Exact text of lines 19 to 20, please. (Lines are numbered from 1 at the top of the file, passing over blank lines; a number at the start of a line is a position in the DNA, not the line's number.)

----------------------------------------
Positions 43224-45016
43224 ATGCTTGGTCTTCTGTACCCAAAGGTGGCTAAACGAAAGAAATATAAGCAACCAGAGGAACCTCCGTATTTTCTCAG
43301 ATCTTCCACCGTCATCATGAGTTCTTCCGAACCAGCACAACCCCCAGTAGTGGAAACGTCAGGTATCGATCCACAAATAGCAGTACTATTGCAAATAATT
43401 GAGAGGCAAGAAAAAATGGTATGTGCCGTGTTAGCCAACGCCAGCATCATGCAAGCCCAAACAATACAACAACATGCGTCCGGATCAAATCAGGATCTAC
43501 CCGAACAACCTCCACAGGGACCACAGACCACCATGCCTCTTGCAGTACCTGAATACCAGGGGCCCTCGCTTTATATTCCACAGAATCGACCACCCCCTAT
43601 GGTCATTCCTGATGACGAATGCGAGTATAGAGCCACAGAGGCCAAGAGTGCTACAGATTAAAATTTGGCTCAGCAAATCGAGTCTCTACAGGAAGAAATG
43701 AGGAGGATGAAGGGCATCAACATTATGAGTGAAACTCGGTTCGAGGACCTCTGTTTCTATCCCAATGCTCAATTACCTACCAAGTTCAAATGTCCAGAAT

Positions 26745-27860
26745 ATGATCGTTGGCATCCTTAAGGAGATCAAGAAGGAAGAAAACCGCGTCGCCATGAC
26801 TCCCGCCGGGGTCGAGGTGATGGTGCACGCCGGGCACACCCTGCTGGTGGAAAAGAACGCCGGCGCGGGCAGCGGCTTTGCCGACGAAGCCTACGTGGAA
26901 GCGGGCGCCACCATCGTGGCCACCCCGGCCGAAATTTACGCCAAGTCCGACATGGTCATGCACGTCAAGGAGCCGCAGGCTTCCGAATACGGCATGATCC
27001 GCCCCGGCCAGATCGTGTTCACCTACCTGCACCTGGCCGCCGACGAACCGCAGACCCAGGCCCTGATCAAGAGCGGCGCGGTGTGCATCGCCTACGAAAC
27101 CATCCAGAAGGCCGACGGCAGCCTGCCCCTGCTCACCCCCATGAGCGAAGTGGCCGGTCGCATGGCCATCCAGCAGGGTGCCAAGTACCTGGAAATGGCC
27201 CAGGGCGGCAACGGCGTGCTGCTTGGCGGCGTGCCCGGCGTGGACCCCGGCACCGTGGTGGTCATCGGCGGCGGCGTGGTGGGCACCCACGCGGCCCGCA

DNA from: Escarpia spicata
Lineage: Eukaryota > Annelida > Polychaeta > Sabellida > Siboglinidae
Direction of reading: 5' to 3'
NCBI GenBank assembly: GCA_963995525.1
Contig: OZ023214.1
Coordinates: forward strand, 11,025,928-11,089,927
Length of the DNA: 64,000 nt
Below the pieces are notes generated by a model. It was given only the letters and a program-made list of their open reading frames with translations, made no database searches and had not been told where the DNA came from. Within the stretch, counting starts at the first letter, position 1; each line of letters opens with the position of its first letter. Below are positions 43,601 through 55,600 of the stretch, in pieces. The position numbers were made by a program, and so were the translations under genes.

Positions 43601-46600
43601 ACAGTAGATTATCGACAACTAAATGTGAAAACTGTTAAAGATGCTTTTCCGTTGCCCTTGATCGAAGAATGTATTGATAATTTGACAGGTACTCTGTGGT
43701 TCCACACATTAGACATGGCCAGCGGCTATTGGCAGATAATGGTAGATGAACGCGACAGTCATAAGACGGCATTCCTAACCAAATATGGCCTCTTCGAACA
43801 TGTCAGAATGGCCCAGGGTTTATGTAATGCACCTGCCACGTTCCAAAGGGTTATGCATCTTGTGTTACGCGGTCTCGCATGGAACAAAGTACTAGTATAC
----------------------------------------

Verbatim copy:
Contig: OZ023214.1
Coordinates: forward strand, 11,025,928-11,089,927